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- MATERIALS AND METHODS
- FUNDING SOURCES
Thyroid nodules are a common finding in the general population. The differential diagnoses of these lesions encompass numerous entities: either non-neoplastic or neoplastic. Among the latter, the distinction between benign and malignant neoplasms represents an area fraught with inconclusive diagnoses, especially in the presence of small tumor.[1, 2]
Fine-needle aspiration cytology (FNAC) is the most important diagnostic tool for evaluating thyroid lesions. It has come into worldwide application because of its simplicity, safety, and cost-effectiveness; and its essential role is focused mainly on discriminating between benign and malignant neoplasms, correctly diagnosing the nature of a thyroid lesion in >70% of cases and leading to a correct clinical approach in >90%. Conventional cytology was the first and most useful technique until the introduction, in 1996, of liquid-based cytology (LBC), which has gained popularity as an alternative method for the collection and preparation of cytologic specimens.[1, 2]
LBC includes the collection of aspirated cells into a methanol-based preservative solution then their processing with a semiautomated device. Although distinguishing slight differences in morphologic features requires only a limited training period, this alternative method has several positive aspects especially in terms of cost-effectiveness, time-sparing, and the possible simple use of many additional techniques. Indeed, a variable amount of aspirated material is usually stored in a permanent preservative solution for the preparation of a second slide or for the useful applications of immunocytochemistry and molecular testing with excellent results.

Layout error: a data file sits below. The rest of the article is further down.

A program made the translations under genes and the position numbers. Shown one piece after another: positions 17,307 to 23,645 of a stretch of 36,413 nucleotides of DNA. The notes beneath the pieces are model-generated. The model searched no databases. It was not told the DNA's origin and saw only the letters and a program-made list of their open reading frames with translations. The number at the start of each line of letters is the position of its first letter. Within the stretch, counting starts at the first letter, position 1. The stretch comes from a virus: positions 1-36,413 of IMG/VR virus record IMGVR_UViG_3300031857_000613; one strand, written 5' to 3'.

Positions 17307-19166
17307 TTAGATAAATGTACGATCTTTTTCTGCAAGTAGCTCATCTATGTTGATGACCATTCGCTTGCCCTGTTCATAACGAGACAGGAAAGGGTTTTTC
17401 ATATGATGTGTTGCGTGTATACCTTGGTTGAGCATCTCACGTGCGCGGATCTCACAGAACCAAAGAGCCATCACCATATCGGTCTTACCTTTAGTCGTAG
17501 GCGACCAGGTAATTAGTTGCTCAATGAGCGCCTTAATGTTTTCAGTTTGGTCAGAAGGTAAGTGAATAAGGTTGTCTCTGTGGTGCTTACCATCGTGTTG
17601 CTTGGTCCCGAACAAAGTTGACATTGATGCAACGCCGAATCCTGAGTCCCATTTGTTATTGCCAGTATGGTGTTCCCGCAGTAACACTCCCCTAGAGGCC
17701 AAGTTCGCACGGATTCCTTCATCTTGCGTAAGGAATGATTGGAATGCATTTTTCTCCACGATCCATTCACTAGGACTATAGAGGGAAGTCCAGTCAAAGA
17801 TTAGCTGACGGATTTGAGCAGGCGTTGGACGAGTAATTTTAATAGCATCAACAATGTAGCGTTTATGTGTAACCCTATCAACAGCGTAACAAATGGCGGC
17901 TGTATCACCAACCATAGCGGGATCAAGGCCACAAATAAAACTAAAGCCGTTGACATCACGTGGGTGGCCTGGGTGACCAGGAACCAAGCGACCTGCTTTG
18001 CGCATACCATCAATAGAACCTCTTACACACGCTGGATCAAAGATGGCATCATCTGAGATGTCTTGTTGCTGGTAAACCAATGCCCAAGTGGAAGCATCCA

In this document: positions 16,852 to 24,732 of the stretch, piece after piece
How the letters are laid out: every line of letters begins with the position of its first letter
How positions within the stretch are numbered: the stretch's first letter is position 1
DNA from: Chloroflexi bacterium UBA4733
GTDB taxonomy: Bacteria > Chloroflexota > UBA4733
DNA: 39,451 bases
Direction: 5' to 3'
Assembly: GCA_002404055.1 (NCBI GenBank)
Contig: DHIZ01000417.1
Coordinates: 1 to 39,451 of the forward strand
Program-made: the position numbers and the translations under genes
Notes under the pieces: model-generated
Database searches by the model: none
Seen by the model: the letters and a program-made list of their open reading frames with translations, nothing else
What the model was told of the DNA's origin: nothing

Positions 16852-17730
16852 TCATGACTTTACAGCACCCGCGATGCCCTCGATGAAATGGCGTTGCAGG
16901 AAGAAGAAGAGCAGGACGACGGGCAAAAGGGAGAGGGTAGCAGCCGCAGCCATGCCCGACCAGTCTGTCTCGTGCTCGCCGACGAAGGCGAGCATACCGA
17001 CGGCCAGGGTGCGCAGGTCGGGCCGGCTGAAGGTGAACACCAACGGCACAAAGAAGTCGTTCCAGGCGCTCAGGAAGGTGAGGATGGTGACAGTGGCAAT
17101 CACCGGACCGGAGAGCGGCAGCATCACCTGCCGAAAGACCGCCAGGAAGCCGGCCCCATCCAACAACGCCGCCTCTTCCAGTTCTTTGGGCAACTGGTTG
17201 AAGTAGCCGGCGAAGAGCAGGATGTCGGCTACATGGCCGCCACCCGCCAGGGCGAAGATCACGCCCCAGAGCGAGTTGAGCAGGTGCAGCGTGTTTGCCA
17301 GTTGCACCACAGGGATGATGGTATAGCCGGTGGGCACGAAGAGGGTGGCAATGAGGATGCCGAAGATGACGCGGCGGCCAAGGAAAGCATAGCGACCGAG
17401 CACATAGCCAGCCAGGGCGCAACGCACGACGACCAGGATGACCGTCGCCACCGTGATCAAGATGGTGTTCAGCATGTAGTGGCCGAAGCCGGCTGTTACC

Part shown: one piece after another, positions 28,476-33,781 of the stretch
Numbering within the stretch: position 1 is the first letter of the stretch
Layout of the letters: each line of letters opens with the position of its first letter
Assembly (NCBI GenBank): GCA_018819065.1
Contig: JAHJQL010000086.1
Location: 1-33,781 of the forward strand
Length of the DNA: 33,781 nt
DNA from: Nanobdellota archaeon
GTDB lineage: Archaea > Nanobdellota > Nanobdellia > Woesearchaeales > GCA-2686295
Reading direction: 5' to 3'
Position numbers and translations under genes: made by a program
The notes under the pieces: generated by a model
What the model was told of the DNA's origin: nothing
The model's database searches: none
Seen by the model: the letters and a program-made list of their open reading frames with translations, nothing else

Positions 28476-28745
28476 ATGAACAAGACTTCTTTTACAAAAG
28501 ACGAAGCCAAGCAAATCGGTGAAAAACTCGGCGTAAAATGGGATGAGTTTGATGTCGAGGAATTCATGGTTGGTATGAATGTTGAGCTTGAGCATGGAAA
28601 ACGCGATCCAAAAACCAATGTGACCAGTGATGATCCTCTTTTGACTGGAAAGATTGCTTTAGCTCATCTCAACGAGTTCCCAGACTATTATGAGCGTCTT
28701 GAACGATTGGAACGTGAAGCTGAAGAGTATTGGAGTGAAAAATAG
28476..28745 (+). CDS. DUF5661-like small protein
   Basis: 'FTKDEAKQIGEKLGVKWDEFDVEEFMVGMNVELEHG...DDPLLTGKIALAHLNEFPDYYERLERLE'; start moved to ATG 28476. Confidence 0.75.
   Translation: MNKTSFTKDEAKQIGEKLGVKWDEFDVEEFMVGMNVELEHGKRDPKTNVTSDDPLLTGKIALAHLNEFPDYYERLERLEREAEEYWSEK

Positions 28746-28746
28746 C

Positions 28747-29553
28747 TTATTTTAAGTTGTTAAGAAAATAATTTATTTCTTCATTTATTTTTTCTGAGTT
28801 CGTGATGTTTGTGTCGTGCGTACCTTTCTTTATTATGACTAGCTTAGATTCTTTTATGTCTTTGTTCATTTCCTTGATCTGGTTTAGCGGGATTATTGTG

Recent advances in molecular genetics of thyroid cancer are being applied for the development of new diagnostic markers on FNAC samples. The issue is based on the finding that mutations in the v-raf murine sarcoma viral oncogene homolog B1 (BRAF), rearranged in transformation/papillary thyroid carcinoma (RET/PTC), or rat sarcoma (RAS) genes are identified in >70% of papillary thyroid carcinomas (PTCs), and some of these mutations are associated with more aggressive tumor behavior. Many groups have investigated the role of BRAF mutations in thyroid cancer and have demonstrated correlations with extrathyroid extension, advanced tumor stage, and both lymph node and (less frequently) distant metastases. In particular, the detection of a valine-to-glutamic acid substitution at position 600 (V600E) of the BRAF gene on thyroid FNAC samples appears to be associated with a poorer outcome and, thus, assumes a significant diagnostic role and provides some valuable prognostic information useful for preoperative risk stratification of thyroid lesions.[16, 17]
The role of BRAF mutation identified on FNAC has been assessed by several studies in which the analyses were applied mainly to conventional cytology or using specific solutions, although very few studies analyzed the application of LBC. The objectives of the current study were: 1) to evaluate the feasibility of molecular analysis using LBC and 2) to correlate BRAF mutation in thyroid aspiration cytology of neoplastic nodules measuring ≤1 cm with thyroid tumor aggressiveness and establish a preoperative evaluation of thyroid cancer in patients who are diagnosed using LBC.
MATERIALS AND METHODS
- Top of page
- MATERIALS AND METHODS
- FUNDING SOURCES
From October 2010 through June 2011, 230 consecutive thyroid FNAC specimens that were diagnosed as positive for malignancy (favor PTC) were recorded in the files of the Division of Anatomic Pathology and Histology of the Catholic University, Agostino Gemelli Hospital of Rome (Rome, Italy). All FNACs were carried out under ultrasound guidance, mostly by surgeons and endocrinologists, and were processed with the LBC cytologic method (Thin Prep 2000; Hologic Cytyc Company, Marlborough, Mass).